The Earthâ€™s atmosphere is composed of gases and particles that vary with spatial scale and with time, influencing climate, air quality, the stratospheric ozone layer, and weather. Interactions between these components have impacts on human health and the vitality of ecosystems and hence have high relevance to society. Federal research coordinated by the Atmospheric Composition Interagency Working Group focuses primarily on how human activities and natural processes affect atmospheric composition, and how these changes in turn relate to societal issues. The issues embrace multiple disciplines, cross many spatial scales, and are highly interrelated. The research is a highly coordinated endeavor that involves observational studies, laboratory investigations, and modeling analyses to provide the timely, accurate, and useful scientific information needed by decisionmakers nationally and internationally.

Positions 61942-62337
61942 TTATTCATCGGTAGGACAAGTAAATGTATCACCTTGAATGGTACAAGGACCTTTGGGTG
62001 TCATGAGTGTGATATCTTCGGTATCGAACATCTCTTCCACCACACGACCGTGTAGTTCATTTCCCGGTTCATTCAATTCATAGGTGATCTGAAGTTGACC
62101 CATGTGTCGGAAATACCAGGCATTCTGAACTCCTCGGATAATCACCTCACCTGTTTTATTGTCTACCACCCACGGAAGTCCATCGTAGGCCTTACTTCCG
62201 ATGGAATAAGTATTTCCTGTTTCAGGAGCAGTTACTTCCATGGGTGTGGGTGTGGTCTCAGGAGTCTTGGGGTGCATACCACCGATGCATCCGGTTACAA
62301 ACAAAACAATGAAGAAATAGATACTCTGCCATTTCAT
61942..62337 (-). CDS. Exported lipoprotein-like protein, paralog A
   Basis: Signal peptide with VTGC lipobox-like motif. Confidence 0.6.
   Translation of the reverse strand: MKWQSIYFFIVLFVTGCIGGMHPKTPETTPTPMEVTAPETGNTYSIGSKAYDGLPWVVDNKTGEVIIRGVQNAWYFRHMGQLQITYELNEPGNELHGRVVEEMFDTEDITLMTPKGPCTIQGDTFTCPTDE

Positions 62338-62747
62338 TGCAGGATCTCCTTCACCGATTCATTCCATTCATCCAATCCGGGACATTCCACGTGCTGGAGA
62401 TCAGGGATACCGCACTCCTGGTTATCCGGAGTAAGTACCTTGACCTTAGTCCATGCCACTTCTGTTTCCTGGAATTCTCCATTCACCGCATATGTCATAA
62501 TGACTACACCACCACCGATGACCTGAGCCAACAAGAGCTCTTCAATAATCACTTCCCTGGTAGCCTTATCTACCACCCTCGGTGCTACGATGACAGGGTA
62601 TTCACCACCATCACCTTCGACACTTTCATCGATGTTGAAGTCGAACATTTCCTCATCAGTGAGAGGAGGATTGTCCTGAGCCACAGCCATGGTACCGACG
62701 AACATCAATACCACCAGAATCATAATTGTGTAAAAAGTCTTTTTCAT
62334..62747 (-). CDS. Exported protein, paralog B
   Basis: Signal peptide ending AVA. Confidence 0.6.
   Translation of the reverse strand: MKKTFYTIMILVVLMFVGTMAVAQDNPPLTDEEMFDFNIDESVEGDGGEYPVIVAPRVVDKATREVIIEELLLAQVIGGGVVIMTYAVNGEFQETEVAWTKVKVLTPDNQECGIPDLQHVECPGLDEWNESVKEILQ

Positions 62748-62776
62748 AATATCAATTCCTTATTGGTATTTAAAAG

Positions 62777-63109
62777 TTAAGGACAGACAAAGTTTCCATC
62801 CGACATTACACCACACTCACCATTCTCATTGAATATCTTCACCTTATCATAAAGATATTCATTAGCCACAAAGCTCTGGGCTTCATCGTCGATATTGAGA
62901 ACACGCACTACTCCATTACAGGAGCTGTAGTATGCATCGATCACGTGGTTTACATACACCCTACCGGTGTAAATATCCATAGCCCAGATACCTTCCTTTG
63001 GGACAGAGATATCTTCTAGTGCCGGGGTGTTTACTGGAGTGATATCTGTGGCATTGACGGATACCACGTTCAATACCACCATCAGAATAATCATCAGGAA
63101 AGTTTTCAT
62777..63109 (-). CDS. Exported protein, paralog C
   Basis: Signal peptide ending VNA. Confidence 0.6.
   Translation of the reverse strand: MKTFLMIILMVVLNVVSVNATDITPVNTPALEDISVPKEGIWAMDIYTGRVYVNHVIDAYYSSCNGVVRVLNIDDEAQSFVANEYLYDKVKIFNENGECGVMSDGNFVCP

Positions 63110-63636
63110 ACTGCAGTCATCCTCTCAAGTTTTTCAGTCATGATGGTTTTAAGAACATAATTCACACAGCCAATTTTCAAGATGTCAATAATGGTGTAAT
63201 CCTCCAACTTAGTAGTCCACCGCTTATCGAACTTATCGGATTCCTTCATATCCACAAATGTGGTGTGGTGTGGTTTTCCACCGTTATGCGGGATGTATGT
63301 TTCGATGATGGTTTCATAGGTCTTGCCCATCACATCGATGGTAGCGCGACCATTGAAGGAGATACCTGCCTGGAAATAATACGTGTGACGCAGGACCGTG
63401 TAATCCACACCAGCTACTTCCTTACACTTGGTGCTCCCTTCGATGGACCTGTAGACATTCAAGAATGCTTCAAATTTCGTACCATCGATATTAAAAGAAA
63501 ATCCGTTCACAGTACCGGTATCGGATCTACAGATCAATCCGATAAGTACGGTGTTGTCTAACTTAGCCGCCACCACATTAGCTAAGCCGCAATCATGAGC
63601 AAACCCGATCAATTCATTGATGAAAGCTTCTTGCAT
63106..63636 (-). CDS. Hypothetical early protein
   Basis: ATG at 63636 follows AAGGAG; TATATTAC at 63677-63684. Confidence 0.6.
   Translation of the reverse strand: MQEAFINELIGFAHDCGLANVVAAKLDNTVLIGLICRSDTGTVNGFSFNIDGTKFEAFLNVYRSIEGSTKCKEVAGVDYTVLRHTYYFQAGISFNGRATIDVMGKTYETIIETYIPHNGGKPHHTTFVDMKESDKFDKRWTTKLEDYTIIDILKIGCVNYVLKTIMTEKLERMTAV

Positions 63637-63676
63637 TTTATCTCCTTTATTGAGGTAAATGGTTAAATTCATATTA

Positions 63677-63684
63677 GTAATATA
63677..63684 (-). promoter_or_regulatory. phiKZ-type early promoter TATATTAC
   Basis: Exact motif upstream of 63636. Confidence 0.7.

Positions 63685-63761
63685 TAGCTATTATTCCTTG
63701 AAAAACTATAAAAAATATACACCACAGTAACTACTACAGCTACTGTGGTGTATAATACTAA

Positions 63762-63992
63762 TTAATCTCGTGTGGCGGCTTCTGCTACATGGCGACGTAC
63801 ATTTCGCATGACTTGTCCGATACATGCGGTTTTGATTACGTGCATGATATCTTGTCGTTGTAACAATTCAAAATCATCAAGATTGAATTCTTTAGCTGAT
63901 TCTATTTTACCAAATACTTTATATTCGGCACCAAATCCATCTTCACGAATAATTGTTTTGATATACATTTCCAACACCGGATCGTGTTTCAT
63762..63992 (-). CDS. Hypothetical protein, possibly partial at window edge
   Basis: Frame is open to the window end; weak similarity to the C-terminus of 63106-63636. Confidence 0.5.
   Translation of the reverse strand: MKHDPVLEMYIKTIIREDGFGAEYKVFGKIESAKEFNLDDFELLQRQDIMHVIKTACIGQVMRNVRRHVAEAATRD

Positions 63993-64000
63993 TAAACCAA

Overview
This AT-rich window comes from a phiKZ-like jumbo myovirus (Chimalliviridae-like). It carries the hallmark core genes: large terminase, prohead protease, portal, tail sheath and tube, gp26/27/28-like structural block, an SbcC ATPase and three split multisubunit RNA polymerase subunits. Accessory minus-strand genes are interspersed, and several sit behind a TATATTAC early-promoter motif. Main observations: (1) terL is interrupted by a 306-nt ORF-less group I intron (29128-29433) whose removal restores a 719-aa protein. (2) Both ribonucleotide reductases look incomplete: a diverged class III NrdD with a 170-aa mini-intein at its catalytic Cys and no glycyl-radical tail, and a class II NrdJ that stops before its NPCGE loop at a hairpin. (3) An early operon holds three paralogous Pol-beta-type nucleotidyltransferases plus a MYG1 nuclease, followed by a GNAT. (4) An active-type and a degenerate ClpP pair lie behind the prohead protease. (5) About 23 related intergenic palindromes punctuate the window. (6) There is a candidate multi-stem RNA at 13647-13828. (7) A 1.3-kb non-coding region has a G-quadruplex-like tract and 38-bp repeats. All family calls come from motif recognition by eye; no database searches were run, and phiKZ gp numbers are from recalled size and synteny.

Progress has been made to date in understanding the role of atmospheric composition in Earthâ€™s climate. Efforts have been dedicated to the areas of largest uncertainty in understanding how atmospheric constituents other than carbon dioxide (CO2) affect the forcing of climate. USGCRP-coordinated research has made progress in defining those factors, and has recently taken steps to address the next levels of complexity in the issue by looking at the interactions between aerosols and non-CO2 gases, atmospheric water vapor, and interactions of pollutants with climate change.